Incursions of Germanic warriors into Britain started late in the 4th century, during the Migration Period in Europe. Roman authors called them Saxons, but they certainly were divided into multiple ethnic groups. According to Bede the Venerable, armies of the invaders comprised representatives of the “three most powerful Germanic peoples” of the time: Angles, Saxons and Jutes.
In the 6th century Procopius of Caesarea wrote that Britain was “inhabited by Angles, Frisians and Britons, each with their own king.”
This testimony is supported by linguistics, since Old English and Old Frisian are closely related. Modern researchers believe that a wider range of Germanic peoples, including Franks, actually moved to Britain at the time.
Angles as a people are first mentioned by Tacitus, who names them among seven tribes who worshipped Nerthus or Earth Mother in an insular sanctuary. The description suggests the idea of coastal regions, but it is unclear whether the North or Baltic Sea is implied. Ptolemaeus locates the Angles to the west of the middle Elbe. In the Anglo-Saxon oral tradition, as reflected in the poem Widsith (written down in the 9th century), king Offa marks the border of his kingdom at the mouth of the Eider river. All this points to the southern part of the Jutland (Cimbrian) Peninsula as the original home of the Angles.
According to Bede, Jutes inhabited the lands that lay to the north of the Angles. As for the Saxons, Tacitus does not mention them, while Ptolemaeus reports that their home was at the isthmus of the Jutland Peninsula.
As it seems, by the 3rd century Saxons moved southward and merged with Chauci. Along with the Frisians they occupied all the territory between the Elbe and the Weser, so that Romans had to enforce their fleet in the English Channel to stop Saxon piracy in the coastal waters. Eleven fortresses were erected from the Wash to White Island, on both sides of the Channel, which were called the Saxon Shore (Litus Saxonicum per Britanniam). It was led by the Count of the Saxon Shore (Comes Litoris Saxonici).
When Roman legions left, the local population proved to be defenceless. Under constant attacks of Scots and Picts a king of Britons named Vortigern invited two Anglo-Saxon leaders, brothers Hengest and Horsa, to serve as mercenaries. This was the beginning of the Anglo-Saxon invasion.
The first armed conflict of Hengest and Horsa with Vortigern took place in 455. About the same time Horsa was killed in battle, while Hengest carried war on the Britons. By 473 he founded the first Anglo-Saxon kingdom, the kingdom of Kent. His successors were Esc, Octa and Eormenric of Kent (relationships in this line of kings and exact dates of their rule are not clear).
The next stage of the conquest was led by the Saxon war-lord Ælle, who landed with his three sons on the Sussex shore in 477. In 491 he besieged and took the shore fort Anderida. Bede mentions Ælle as the king over all the provinces south of the river Humber. The Anglo-Saxon Chronicle lists Ælle as the first of the eight bretawaldas (a term that designated “rulers of Britain”), which may indicate that the king of the South Saxons was recognized as the ruler by other Anglo-Saxon leaders.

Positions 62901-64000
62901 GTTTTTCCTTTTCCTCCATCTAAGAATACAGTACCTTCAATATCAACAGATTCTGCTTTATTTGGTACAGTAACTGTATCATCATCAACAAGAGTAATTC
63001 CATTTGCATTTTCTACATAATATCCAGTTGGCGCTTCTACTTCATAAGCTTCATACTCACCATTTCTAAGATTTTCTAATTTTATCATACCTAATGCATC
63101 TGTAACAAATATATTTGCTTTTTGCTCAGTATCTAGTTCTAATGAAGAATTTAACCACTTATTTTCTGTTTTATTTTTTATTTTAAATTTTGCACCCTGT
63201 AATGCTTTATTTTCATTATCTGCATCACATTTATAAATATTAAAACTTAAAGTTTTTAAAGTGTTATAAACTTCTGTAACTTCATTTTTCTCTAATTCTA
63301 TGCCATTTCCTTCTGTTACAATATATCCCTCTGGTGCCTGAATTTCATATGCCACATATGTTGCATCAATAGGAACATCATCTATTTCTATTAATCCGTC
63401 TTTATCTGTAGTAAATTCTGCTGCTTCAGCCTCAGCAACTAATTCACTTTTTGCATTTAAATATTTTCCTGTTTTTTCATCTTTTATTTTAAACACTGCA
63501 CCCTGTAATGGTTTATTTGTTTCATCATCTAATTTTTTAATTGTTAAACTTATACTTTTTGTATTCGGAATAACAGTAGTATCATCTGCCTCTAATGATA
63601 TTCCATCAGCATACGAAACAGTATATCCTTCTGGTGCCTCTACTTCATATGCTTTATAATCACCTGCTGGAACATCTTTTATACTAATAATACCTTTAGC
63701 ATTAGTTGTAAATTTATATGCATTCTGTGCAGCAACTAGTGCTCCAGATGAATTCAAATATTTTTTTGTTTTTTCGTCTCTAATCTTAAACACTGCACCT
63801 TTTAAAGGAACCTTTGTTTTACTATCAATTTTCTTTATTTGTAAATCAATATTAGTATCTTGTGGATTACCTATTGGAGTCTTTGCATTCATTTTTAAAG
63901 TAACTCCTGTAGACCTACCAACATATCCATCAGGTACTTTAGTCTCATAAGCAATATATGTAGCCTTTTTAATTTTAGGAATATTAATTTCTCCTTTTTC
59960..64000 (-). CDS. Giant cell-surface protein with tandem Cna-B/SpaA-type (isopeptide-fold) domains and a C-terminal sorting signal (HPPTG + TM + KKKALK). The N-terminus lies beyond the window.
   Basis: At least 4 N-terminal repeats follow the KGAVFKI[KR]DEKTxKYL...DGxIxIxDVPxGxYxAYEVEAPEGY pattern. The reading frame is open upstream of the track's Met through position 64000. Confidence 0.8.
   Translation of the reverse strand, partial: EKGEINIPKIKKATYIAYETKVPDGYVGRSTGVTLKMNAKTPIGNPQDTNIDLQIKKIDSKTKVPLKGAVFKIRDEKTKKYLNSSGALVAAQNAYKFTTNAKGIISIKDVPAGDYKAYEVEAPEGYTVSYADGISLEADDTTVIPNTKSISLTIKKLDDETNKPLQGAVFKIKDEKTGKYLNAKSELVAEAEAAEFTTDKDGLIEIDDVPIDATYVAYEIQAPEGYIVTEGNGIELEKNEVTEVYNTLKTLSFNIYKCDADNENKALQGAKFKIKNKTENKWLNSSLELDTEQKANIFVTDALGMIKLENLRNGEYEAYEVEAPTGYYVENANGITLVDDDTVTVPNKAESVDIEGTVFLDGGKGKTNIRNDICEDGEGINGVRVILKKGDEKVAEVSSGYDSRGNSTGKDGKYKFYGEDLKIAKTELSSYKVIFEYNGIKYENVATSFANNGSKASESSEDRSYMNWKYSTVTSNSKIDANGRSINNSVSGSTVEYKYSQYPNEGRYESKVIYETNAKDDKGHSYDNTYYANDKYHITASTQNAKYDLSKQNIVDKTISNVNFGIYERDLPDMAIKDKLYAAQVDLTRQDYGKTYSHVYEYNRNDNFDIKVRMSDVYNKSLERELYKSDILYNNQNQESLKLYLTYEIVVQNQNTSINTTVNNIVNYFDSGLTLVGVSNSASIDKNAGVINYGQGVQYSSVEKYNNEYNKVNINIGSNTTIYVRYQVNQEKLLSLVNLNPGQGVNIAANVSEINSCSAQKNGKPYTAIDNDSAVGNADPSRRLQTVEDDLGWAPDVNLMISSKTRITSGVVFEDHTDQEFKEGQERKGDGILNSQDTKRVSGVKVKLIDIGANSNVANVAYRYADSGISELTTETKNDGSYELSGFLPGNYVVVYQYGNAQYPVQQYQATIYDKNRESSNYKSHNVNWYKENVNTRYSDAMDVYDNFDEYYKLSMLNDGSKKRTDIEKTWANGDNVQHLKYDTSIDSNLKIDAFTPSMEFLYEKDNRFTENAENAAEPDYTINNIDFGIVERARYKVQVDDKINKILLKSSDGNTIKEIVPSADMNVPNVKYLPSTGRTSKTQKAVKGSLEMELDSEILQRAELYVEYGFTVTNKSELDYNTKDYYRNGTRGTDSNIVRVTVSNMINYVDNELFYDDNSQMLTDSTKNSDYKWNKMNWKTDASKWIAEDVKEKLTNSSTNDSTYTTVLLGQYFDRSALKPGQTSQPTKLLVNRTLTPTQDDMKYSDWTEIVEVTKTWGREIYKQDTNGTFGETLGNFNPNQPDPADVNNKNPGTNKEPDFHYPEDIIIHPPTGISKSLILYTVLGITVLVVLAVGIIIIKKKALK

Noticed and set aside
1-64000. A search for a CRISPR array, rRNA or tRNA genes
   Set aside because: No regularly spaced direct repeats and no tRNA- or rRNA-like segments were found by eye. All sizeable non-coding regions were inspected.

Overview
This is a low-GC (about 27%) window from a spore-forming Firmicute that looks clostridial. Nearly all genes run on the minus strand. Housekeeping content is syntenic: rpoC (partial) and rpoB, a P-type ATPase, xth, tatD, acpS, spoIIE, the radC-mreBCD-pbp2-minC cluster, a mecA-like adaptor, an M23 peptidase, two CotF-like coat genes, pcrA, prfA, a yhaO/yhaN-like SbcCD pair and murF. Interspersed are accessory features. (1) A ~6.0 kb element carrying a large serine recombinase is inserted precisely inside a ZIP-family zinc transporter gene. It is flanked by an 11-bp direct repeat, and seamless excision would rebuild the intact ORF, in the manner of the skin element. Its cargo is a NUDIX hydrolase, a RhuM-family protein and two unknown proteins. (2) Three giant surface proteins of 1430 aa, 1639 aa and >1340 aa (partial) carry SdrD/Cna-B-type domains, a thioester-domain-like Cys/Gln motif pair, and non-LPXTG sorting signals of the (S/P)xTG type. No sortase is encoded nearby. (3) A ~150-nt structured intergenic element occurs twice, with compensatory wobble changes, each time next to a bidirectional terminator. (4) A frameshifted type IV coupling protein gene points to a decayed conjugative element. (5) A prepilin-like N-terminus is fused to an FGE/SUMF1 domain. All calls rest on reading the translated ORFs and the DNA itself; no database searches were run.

Wessex was founded in 495 by Cerdic, who landed in Hampshire “in three keels”. The Chronicle also attributes to Cerdic the conquest of the Isle of Wight, which was later given to West Saxons Stuf and Wihtgar. Cerdic was succeeded by his son Cynric.
During the first half of the 6th century Anglo-Saxons extended their lands westward and northward, but their efforts did not prove very successful, despite the arrival of new Anglo-Saxon armies from the continent. Between 490 and 517 Anglo-Saxons were defeated by the Britons at the Battle of Mount Badon. The Celts were able to unite against them and delay the advance of invaders for some time.
The onslaught of the Anglo-Saxons was recommenced in the second half of the 6th century. In 571 and 577 three kings of Britons were killed, Gloucester, Cirencester and Bath were captured. During 584–592 the Celts were completely defeated in Wiltshire. By the beginning of the 7th century Anglo-Saxon conquest of the south-western and central parts of Britain was accomplished.
At least twelve early Anglo-Saxon kingdoms existed at the period. On the eastern coast there lay the kingdom of Lindsey, comprising the lands between the Humber and the Wash; the kingdom of the East Angles, which consisted of Norfolk and Suffolk; the kingdom of Essex and the kingdom of Kent. The kingdom of Sussex was on the southern coast. Northern part of the central England was divided between Mercia and Middle Anglia. To the south, along the border with Wales, two small kingdoms were situated: Magonsætan and Hwicce.
The largest early Anglo-Saxon kingdom was Wessex, the kingdom of the West Saxons. Northern territories were later known as Northumberland or lands to the north of the Humber. At times Northumberland was divided into Bernicia and Deira.
These kingdoms, once created, waged war against each other until the first half of the 9th century. This period of the Anglo-Saxon history is known as the Age of Heptarchy.
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Link will appear as Hanson, Marilee. "The Anglo-Saxon Invasion" https://englishhistory.net/middle-ages/the-anglo-saxon-invasion/, February 7, 2022